Donations of vehicles can have limited tax advantages compared to donations of appreciated assets such as business interests or real estate. After the passing of the American Jobs Creation Act of 2004, most taxpayers are restricted to a charitable deduction amount equivalent to the gross sale proceeds from the charity’s sale of a vehicle rather than the fair market value of the property.
This does not mean that vehicles cannot be donated or cannot greatly benefit charities. IRS regulations do allow for some fair market value claims as an exception in some cases. Individuals planning on donating a vehicle should still consider some of the practical implications for donating such property.
1. Your gift can benefit a charity you are passionate about
While a large tax benefit can impact a donor’s decision to contribute their appreciated assets or vehicles to charity, most donors’ primary motivation for donating is rooted in their charitable inclinations. Whether a donor has a general desire to participate in charitable giving, or whether there is a specific charity a donor has in mind, there is fulfillment to the donor and the benefitting charity when such gifts are made.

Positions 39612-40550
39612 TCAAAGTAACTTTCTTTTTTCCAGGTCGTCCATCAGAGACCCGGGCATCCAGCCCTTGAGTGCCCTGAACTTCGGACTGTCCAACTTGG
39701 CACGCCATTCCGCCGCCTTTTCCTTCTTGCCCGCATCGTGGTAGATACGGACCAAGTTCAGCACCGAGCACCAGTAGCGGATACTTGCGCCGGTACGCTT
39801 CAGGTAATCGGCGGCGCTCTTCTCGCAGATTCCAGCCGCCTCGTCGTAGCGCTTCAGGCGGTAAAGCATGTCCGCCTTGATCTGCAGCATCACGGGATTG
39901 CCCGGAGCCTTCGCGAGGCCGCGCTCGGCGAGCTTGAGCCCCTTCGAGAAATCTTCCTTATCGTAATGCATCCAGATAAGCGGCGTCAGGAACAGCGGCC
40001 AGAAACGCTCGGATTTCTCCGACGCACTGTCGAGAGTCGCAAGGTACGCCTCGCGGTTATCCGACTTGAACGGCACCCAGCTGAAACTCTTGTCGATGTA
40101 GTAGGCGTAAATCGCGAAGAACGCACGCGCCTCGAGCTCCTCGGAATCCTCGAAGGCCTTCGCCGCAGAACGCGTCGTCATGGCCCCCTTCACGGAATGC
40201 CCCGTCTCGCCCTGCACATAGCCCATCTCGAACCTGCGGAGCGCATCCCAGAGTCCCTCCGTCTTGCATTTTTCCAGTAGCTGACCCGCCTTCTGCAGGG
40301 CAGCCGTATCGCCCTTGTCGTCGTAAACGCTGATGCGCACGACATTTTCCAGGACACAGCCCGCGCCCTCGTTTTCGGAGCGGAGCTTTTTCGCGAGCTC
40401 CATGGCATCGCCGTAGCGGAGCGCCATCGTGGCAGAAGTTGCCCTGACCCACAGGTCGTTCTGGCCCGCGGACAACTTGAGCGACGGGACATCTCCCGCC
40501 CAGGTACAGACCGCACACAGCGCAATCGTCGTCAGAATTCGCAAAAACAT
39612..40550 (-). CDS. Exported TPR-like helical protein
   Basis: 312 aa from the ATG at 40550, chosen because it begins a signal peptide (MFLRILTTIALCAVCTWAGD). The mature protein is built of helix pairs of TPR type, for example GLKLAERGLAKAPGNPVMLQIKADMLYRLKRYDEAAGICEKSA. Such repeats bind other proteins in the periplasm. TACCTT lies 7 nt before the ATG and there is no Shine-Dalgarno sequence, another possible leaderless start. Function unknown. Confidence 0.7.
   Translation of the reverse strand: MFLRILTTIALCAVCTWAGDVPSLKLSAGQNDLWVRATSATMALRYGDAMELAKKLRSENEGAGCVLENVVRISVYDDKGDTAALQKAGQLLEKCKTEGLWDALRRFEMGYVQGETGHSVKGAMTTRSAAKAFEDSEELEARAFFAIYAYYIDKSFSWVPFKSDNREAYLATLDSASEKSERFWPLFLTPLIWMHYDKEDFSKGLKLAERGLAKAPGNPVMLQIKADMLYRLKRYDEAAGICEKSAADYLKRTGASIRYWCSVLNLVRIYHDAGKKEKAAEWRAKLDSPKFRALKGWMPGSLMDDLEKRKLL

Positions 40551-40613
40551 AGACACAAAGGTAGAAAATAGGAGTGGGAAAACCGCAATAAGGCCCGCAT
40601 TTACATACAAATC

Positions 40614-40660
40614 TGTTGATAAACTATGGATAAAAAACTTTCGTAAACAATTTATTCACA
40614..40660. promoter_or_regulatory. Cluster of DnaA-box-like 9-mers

The benefitting charity can utilize the proceeds received from the gift. In some instances, the charity can use the gift itself for its own charitable purposes – cars can be more useful than stock in this regard! For example, some charities may be able to accept an automobile gift and use it for the purpose to bring meals to those in need or for another reason in line with their charitable mission.
2. Your gift may allow you to avoid selling the car yourself
Many donors who consider donating vehicles to charity have a specific vehicle in mind for one reason or another. Donors may own an automobile that is part of a larger antique collection they are finally ready to dispose of, or a boat they no longer want to maintain (after all, a vehicle donation is not limited to only automobiles!). Instead of undertaking seller’s obligations for the property, such as creating and paying for ads, holding showings, and engaging in negotiations, charitably-inclined individuals with such property can be attracted to the idea of a charity recipient willing to undertake these obligations.
Donors can also be attracted to the idea of gifting a vehicle to charity if there are pieces to a potential sale of the property that would be a bit trickier or unfamiliar to donors. Charities who can accept such gifts are often teamed with experts who may be better equipped to deal with such issues.
Although there are some tax aspects to donating vehicles to charity that are less favorable than some other non-cash assets, there are still practical implications to keep in mind when considering a donation of a vehicle. The charitable result and the avoidance of the hassle in selling may still be the best route for some charitably-inclined individual with such assets.